Church of Telford
These posts will document the conversion of the Telford project, a church being converted into a single-family residence
CHURCH OF TELFORD
In order to bring the COT up to current residential building code, much of the old needed to come down to make room for the new. Lovett Deconstruction did the demolition in two phases. First, the interior of the structure was stripped down to bare studs, joists, and rafters. All partition walls, flooring, HVAC ducting, electrical wiring and conduit, insulation, and plumbing was removed and sent to the landfill, or the Rebuilding Center if salvageable. Vinyl siding peeled back to reveal the original wood siding.
The lower roof covering the extended footprint of the the 1939 basement addition was deconstructed, leaving only the ceiling joists for the lower level, which will become the rafters for the flat roof that will sit under a wrap-around deck.
Fir wainscoting was carefully removed and will be re-used if possible. The windows came out, with one reserved and sent to a custom window builder as a template for new, energy-efficient replacements.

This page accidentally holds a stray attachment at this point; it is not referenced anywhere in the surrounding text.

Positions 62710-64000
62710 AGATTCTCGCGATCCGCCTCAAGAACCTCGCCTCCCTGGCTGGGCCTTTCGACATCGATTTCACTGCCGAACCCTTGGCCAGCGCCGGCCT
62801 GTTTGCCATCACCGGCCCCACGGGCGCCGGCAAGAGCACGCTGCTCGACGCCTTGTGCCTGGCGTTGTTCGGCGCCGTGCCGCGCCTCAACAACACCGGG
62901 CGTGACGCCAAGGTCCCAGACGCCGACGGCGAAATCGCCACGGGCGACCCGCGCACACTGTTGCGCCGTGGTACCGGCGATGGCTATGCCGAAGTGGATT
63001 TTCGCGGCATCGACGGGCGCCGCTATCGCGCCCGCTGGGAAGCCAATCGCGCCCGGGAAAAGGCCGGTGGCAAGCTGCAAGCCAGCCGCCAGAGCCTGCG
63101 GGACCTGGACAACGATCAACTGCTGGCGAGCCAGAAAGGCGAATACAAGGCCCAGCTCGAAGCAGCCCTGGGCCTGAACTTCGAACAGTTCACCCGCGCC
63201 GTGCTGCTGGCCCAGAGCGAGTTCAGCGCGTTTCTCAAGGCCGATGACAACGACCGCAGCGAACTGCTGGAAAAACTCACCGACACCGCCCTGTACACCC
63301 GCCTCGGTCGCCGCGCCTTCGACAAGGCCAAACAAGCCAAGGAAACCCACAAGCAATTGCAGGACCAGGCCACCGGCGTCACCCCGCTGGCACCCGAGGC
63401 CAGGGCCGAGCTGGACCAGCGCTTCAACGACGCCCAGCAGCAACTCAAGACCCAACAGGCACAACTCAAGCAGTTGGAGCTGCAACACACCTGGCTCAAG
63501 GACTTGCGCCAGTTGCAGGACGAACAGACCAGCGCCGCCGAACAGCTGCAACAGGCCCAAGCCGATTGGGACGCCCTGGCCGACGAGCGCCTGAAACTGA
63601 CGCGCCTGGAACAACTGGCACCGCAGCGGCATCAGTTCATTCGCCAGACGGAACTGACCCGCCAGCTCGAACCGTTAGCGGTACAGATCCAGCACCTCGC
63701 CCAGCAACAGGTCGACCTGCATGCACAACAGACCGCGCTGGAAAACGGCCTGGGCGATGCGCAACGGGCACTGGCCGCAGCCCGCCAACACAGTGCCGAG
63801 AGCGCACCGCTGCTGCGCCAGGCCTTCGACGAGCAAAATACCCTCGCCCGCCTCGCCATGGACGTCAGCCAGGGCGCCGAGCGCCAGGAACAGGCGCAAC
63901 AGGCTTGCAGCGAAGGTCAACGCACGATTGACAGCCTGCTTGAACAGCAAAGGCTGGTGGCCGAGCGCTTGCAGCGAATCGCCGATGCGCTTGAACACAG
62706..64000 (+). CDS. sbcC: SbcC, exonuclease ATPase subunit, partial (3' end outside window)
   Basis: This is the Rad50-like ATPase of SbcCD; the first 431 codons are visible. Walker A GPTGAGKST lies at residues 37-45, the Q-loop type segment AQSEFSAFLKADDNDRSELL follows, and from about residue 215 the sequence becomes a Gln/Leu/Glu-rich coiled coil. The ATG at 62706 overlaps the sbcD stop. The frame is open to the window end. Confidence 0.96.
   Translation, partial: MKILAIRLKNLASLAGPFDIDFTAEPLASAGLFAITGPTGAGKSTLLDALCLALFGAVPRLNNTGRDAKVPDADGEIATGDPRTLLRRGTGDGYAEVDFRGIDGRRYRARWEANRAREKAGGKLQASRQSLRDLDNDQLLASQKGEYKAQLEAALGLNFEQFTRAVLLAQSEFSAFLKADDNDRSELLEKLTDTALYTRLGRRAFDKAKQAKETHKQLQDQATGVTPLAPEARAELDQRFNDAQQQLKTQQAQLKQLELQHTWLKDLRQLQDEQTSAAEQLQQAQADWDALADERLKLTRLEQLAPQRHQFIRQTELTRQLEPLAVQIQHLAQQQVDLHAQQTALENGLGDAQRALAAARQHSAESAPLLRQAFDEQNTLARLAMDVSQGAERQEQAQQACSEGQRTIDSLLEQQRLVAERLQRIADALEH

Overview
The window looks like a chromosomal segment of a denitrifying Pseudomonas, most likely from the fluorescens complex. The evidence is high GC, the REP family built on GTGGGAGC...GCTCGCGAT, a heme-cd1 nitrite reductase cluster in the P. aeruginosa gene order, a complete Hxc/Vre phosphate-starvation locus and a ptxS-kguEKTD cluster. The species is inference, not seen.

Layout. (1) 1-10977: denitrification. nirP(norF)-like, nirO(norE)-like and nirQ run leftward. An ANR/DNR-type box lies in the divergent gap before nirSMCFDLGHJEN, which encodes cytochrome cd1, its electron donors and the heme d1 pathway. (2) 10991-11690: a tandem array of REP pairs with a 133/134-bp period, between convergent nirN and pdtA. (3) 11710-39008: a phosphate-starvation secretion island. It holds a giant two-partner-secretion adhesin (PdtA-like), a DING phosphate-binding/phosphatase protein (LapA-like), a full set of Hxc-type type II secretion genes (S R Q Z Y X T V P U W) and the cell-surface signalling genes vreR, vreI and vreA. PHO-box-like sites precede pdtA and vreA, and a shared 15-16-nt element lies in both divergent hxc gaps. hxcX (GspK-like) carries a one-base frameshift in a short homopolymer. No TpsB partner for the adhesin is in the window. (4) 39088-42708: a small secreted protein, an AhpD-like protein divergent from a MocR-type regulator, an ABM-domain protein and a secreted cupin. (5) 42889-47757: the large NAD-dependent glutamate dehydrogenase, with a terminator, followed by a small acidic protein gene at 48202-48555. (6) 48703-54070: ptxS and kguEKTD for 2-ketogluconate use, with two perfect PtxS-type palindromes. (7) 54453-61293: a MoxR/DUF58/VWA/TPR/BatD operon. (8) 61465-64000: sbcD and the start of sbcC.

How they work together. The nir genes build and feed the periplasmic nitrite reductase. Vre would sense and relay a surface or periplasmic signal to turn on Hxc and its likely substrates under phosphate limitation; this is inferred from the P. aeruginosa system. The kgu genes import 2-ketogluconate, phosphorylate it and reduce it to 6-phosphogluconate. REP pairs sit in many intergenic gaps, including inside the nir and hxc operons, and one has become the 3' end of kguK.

After testing negative for asbestos, the lathe and plaster ceiling came down, bringing the old blown-in fiberglass insulation with it. The ceiling joists will remain as a work platform until the new roof is built
Laid bare, the “bones” of the church breathe again for the first time in almost 100 years.
The plaster was retained to be restored in the apse that was once housed the preacher’s pulpit and is currently the entrance to the main level.
With the lower level gutted, more of the history of the structure was revealed: A piecemeal slab floor was poured to different levels at different times.
More of the structural history became visible as well: In 1939 when the basement level was added, the builders used a large fir beam, spanning the center of the lower level, to support the smaller upper level. 2″ x 13″ floor joists were sistered to the original 2″ x 10″s and extended to the new foundation walls.
This roof needs to go! We’re not sure it was doing much any more, but the low-sloped roof covering the larger downstairs was stripped and the rafters deconstructed.
The remaining shiplap will be replaced with CDX plywood to ensure a flat, level surface for the sloped foam system that will provide drainage for the new “flat” roof. At only 1/4″ rise per horizontal foot slope, a flat starting point is important!
With demo completed, it was time to get started on the structural upgrades! Stay tuned for the next installment…